Verstockt et al., in their study on a group of 116 Crohn’s disease patients treated with adalimumab, observed that some of them had drug resistance. They found this phenomenon at two critical points: 4 weeks after starting treatment and 12 weeks after the first dose. They indicate that the concentration of adalimumab in the initial period of therapy to some extent determines the subsequent potential benefits of TNF inhibitor treatment [19]. These conclusions confirm our observations carried out in vitro. The largest number of genes differentiating cultures with the drug from control was found after a short 2-hour exposure time, and then gradually decreased. In addition, also 2 h after adding adalimumab to NHDF cultures, the change in gene expression is the largest, and as time goes by and close to 24 h, the level of transcriptional activity of the selected genes was similar to that observed in the control culture of skin fibroblasts.
The largest increase in transcriptional activity was observed for the TUFT1 gene coding for tuftelin, whose role has so far been discussed primarily in the context of enamel development and mineralization [20, 21]. Shilo et al. analysed the expression pattern of tuftelin at the mRNA and protein level at various stages of mouse embryo development. They observed the expression of tuftelin at the pre-tooth stage suggesting that it plays an important role in more than one cellular process. These researchers also found high dynamics of changes in the TUFT1 level during the period of their observations [22], which to some extent is also confirmed by our observations. It is also worth noting that changes in the expression profile of TUFT1 are associated with the activation of adaptive mechanisms by cells in response to hypoxia, and its potential role in the process of cell differentiation is emphasized [23]. However, considering the previously described lack of cytotoxic effect of adalimumab on NHDF culture [7], it can be assumed that the anti-TNF drug at a concentration of 8 µg/ml, which corresponds to the average therapeutic concentration of the drug in the serum of patients treated, does not induce hypoxia in the fibroblast microenvironment. Nevertheless, it is pointed out that hypoxia is the factor that induces TUFT1 overexpression, which is an unfavourable prognostic factor. However, these observations have been made on a cancer model. They also indicate that the regulation of this gene is dependent on miR-671-5p, whose transcriptional activity is reduced in hypoxic conditions [24]. In turn, in our analysis of the miRNA microarray expression profile, we found that the expression pattern of TUFT1 is potentially regulated by 3 miRNA molecules whose level was higher in adalimumab-exposed culture compared to control. At the same time, their overexpression after 2 h did not affect the expression of TUFT1, which was observable after extending the time of adalimumab exposure to skin fibroblasts to 8 h. The common miRNA molecule affecting TUFT1 transcription activity for 2 and 8 h incubation is miR-3188, whose level remains substantially the same while silencing expression of the regulated gene transcript. Zhou et al. emphasize that an abnormal miRNA expression pattern may be associated with the induction of treatment resistance. Based on the conducted research, they indicated that miR-3188 is involved in the development of loss of cell sensitivity to fulvestrant treatment used in oncological therapy [25]. These observations in the context of the role of miR-3188 have also recently been confirmed by Zhao et al. They observed a significant impact of miR-3188 in the development of drug resistance on chemotherapeutic treatment, linking its occurrence to the effect of this miRNA molecule on signal transduction along the mTOR/PI3K/AKT/c-JUN pathway [26]. It cannot be excluded that the concurrent increase in expression of miR-34a and miR-3188, potentially regulating TUFT1 expression after 2 h of incubation of cells with a drug that did not translate into a decrease in TUFT1 transcript expression, may be found in our work due to the fact that miRNA molecules should not be considered only in the context of negative expression regulators, but also its enhancement. This seems justified as in some therapeutic strategies it is aimed to reduce the level of a given miRNA through anti-miRNA molecules, binding in terms of complementarity with miRNA [27].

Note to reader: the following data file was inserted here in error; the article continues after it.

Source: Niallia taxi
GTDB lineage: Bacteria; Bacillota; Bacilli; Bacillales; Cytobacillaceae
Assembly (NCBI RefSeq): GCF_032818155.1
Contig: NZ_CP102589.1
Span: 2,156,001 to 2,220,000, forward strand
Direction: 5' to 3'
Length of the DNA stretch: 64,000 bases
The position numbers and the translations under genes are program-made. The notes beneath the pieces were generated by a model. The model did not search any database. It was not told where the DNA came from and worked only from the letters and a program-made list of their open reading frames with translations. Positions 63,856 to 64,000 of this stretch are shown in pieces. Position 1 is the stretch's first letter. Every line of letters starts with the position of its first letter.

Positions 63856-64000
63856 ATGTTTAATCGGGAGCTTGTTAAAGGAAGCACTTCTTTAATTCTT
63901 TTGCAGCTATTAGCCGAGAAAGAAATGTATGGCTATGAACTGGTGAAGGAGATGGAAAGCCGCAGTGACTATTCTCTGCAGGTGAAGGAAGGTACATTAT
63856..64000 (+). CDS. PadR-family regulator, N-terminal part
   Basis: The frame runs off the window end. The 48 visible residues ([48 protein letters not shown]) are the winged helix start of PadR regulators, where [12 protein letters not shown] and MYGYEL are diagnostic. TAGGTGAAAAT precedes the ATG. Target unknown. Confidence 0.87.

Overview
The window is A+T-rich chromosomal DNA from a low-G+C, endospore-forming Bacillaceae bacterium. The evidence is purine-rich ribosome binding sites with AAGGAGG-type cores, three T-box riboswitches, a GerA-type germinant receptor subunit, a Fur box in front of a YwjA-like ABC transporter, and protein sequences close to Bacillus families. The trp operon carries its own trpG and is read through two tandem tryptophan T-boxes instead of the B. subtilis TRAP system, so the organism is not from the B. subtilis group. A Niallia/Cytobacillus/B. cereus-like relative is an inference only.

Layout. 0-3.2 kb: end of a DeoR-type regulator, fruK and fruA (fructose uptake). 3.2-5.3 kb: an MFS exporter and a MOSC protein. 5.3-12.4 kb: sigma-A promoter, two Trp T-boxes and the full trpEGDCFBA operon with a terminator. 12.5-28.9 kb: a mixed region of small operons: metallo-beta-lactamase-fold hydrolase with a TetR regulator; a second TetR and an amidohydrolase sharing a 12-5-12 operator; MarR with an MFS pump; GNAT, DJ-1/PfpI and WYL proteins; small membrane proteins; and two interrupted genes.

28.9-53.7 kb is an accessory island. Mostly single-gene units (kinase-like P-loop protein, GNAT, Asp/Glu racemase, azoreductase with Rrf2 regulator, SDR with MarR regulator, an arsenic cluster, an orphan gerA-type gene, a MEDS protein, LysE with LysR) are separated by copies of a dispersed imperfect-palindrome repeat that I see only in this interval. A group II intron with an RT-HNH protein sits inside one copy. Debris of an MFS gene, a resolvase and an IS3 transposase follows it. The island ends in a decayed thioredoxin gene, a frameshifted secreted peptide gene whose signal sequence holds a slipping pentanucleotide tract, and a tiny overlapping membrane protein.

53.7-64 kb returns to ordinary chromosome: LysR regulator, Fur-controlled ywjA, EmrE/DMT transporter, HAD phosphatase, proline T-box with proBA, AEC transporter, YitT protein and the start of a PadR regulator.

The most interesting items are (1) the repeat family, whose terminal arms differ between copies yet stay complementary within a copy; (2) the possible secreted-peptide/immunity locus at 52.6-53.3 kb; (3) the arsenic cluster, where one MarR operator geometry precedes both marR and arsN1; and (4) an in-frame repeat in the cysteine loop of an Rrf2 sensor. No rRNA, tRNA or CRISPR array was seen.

Research conducted by Bobek et al. indicate that the role of tuftelin in particular biological and cellular processes depends on the type of cells [28]. This is confirmed by the observations of Shipeng et al. in an in-vitro fibroblast model where they observed an increase in TUFT1 expression (FC = 2.4) in response to their exposure to low intensity red light [29]. Also in our analysis we found overexpression of TUFT1 2 h after the introduction of the anti-TNF drug into culture, which, in conjunction with previous reports [7, 24, 28, 29] suggests that in fibroblasts under the influence of an external factor, the level of TUFT1 will increase. Interesting, in the context of our work are the observations of Natsumi et al., who emphasize the possibility of using changes in expression of TUFT1 not only as a complementary molecular marker, but also as a new, attractive therapeutic target. They indicate that the expression pattern of the discussed gene and the encoded protein correlated with the response to anticancer treatment both in vitro and in vivo [30]. This observation indicates the usefulness of cell culture analyses and the possibility of referring in vitro results to in vivo analyses.